Greg Perkes and Leticia Hinojosa are running for election to a post that can’t raise your taxes, won’t get your street fixed, can’t change the zoning on your block and can’t do anything about your kid’s report card.
Is it any wonder they have trouble getting the attention of voters?
Perkes and Hinojosa are candidates for a state appellate court post. More specifically, they are running for Place 3 on the 13th Court of Appeals. Hinojosa, of McAllen, is the Democratic nominee. Perkes, of Corpus Christi, is the Republican incumbent.
It’s been said before that appellate court judges are the Rodney Dangerfields of Texas electoral politics. Like the late comedian, they don’t get no respect.
Or at least they get along in life without very little recognition. Even at election time. Outside the world of attorneys, they can go around incognito without much effort.
Even the court’s local offices do a good job of hiding in plain sight. They are located on the tenth floor of the Nueces County Courthouse, far above the pulsating world of trials, juries and warring lawyers on the lower floors.
On a slow news day, in my days as a courthouse reporter, the tenth floor was a good place to hide from my editor. This was before cell phones.
(The 13th Court also has offices in Hidalgo County, but more about that later.)
In fact, the 13th Court of Appeals is a key link in the judicial system of the state. It is one of 14 appellate courts in the state that take on practically every civil and criminal case that comes out of the state’s trial courts, with the exception of death penalty cases.
That means multimillion damage cases, cases involving government actions, cases regarding serious and not-so-serious crimes. That includes cases that would bore the tears out of most of us and cases that are on the front page of newspapers and lead stories on TV news broadcasts.
The 13th Court handles cases that come out of the courts in a 20-county district that stretches from Lavaca and Wharton counties in the north to Cameron and Hidalgo counties to the south.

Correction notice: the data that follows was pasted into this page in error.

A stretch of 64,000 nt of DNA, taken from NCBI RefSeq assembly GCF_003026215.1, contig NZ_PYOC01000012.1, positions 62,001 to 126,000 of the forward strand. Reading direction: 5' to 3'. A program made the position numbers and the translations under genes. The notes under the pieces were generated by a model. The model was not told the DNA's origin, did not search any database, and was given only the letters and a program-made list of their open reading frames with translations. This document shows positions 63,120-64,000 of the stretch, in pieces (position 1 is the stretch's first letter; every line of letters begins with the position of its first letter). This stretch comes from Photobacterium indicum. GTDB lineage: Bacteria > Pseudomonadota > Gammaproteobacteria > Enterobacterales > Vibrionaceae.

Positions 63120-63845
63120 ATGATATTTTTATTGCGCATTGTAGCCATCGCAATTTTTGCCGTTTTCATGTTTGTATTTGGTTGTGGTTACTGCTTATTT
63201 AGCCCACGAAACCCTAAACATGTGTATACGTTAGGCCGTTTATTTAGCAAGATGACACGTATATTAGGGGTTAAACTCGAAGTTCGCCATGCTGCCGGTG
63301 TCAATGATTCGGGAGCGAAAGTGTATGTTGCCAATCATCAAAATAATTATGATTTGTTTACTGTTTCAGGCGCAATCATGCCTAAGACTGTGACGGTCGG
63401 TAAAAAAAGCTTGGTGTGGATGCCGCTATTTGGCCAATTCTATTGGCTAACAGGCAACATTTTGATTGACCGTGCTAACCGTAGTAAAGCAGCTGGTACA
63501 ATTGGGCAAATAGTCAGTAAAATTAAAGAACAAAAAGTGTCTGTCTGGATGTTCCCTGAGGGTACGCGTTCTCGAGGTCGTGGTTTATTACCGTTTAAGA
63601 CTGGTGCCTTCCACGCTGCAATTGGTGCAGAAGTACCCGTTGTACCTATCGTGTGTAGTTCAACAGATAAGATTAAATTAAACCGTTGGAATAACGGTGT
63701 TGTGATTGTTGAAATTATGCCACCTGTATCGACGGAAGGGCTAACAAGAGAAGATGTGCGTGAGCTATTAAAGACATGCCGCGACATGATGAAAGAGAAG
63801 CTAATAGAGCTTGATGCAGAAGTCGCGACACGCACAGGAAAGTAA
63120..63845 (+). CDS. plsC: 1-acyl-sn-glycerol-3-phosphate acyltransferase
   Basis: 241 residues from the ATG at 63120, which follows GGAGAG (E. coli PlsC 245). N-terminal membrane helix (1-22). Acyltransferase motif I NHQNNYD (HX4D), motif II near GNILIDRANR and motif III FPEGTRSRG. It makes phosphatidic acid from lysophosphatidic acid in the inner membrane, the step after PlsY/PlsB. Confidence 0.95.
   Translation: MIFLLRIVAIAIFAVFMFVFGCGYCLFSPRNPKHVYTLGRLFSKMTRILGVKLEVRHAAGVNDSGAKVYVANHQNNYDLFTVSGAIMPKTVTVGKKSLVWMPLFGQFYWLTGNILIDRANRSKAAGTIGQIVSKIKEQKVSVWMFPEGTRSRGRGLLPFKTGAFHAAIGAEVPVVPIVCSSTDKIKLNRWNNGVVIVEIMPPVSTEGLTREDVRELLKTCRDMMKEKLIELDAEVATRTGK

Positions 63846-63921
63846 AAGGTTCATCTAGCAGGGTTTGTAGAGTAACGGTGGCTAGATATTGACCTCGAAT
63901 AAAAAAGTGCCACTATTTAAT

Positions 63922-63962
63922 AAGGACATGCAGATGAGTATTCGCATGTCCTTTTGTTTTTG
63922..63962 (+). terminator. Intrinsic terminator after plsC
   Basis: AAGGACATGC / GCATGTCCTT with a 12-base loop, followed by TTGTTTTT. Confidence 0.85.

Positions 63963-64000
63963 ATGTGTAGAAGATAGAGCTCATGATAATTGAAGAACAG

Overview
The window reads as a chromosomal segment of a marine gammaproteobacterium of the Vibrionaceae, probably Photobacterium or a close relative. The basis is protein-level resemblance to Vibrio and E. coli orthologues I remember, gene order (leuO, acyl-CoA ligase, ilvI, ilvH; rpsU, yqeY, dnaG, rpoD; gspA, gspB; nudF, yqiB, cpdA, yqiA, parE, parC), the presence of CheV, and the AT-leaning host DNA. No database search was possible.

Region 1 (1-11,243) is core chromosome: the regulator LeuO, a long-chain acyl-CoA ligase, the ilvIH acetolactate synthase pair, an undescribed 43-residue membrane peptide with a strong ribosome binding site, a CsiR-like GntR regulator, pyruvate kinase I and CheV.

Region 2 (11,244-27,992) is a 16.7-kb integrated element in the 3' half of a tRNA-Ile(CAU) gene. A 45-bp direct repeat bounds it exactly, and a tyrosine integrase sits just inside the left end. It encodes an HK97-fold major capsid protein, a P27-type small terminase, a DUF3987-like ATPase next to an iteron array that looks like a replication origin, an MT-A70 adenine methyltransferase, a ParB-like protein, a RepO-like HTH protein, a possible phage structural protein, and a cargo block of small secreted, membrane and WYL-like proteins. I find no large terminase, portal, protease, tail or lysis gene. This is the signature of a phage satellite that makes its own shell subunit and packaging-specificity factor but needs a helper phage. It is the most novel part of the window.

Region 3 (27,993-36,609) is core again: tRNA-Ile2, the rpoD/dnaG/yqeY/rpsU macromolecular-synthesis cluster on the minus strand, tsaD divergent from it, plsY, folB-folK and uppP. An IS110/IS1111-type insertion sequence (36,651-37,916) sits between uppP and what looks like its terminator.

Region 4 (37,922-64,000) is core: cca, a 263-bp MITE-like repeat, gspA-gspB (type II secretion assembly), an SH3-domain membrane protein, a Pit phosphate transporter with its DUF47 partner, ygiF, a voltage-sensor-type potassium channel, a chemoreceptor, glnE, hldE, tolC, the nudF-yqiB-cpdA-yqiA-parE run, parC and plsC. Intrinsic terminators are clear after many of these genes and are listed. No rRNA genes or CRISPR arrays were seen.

Trial court judges get all the fun. They are in the arena of the public trials. They speak to juries. People rise when they enter the courtroom. They get to order around attorneys and scold criminal defendants, usually for the benefit of the TV cameras.
Some trial judges seem to think they are the stars of the show. But nobody goes to the ball game to watch the referees. But that’s my opinion.
Appellate court justices do their work outside of the view of the public. They do a lot of reading, research work and lots of writing. They produce the rulings that either uphold or reverse the work of trial judges.
“We grade the work of the (trial) judges,” Perkes said. He is running for his second term on the court.
Candidates for appellate judge, like other judicial candidates, can’t promise they will cut your taxes, or save the turtles, or assure you that your Uncle Bert will get lots of money from the insurance company for his accident.
They campaign strictly on their merit, which is a kind of refreshing change. The law requires that candidates be citizens, be between the ages of 35 and 74 and be a practicing attorney or a judge in a court of record for at least 10 years.
Hinojosa has served as a county court and district court judge and Perkes had more than 20 years experience as a practicing attorney before he became a judge.
With no promises to make and judicial ethics prohibiting much campaign blabber, that makes for a short campaign speech.
That might leave voters with not much to hold onto. That’s why political labels, geography and name recognition, all else being equal, seems to govern appellate court races. And that’s why there’s 13th Court offices in the Valley.
Of the six justices on the 13th Court, only two are from Corpus Christi, including Perkes. There was a time when Corpus Christi ruled the court. But now, the majority of the voters in the jurisdiction make the Valley their home.
The beauty of American democracy is that a voter can pick a candidate for any reason at all, both silly and serious. But judges are too serious a pick to relegate to a “eeny meeny miny moe” choice. A bad judge can sit on a bench for a long time; an appellate court judge has a six year term.
Voters can give the 13th Court respect just by casting a thoughtful vote.
Nick Jimenez has worked as a reporter, city editor and editorial page editor for more than 40 years in Corpus Christi. He is currently the editorial page editor emeritus for the Caller-Times. His commentary column appears on Wednesdays and Sundays.
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